Our study describing the molecular basis of KIF18A’s accumulation at kMT ends is out in LSA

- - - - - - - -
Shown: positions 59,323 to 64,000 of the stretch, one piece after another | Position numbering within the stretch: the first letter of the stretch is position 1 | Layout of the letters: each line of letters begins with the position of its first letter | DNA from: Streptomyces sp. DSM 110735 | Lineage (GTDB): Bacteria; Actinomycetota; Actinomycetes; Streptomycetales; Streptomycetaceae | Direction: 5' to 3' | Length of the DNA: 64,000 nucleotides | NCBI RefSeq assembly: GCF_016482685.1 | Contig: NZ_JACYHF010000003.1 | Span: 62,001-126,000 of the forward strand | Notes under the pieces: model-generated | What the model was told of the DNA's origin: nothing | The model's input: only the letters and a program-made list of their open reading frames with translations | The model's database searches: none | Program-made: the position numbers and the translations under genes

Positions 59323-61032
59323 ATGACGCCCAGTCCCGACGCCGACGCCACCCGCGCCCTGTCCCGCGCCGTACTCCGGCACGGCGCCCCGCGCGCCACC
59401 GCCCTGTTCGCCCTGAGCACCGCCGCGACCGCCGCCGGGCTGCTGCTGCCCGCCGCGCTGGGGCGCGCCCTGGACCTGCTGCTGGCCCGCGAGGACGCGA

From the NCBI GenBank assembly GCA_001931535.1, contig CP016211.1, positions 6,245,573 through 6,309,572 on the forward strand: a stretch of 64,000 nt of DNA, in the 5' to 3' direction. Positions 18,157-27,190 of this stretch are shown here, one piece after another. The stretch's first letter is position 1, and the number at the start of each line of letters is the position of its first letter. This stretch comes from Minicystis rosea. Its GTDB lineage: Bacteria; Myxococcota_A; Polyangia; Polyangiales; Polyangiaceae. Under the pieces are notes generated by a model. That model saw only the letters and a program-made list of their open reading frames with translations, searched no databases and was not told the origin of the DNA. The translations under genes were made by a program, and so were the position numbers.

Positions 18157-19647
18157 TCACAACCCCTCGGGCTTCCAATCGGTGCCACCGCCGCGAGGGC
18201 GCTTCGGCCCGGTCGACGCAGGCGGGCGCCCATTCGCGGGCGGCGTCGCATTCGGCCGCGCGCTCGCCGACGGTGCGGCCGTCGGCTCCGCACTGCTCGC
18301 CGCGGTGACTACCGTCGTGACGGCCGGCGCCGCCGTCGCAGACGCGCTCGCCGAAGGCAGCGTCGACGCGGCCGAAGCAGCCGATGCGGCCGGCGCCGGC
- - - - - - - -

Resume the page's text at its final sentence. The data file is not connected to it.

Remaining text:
Heidi Malaby and Dominique Lessard (Berger Lab) use a combination of quantitative cell imaging and single molecule motility assays to show that KIF18A’s relatively long neck linker permits navigation of microtubules in the presence of microtubule-associated proteins and concentration of the motor at kinetochore microtubule (kMT) ends.  This work suggests that KIF18A’s ability to move around obstacles on microtubules is required for its chromosome alignment function. You can read the whole paper here in Life Science Alliance (open access).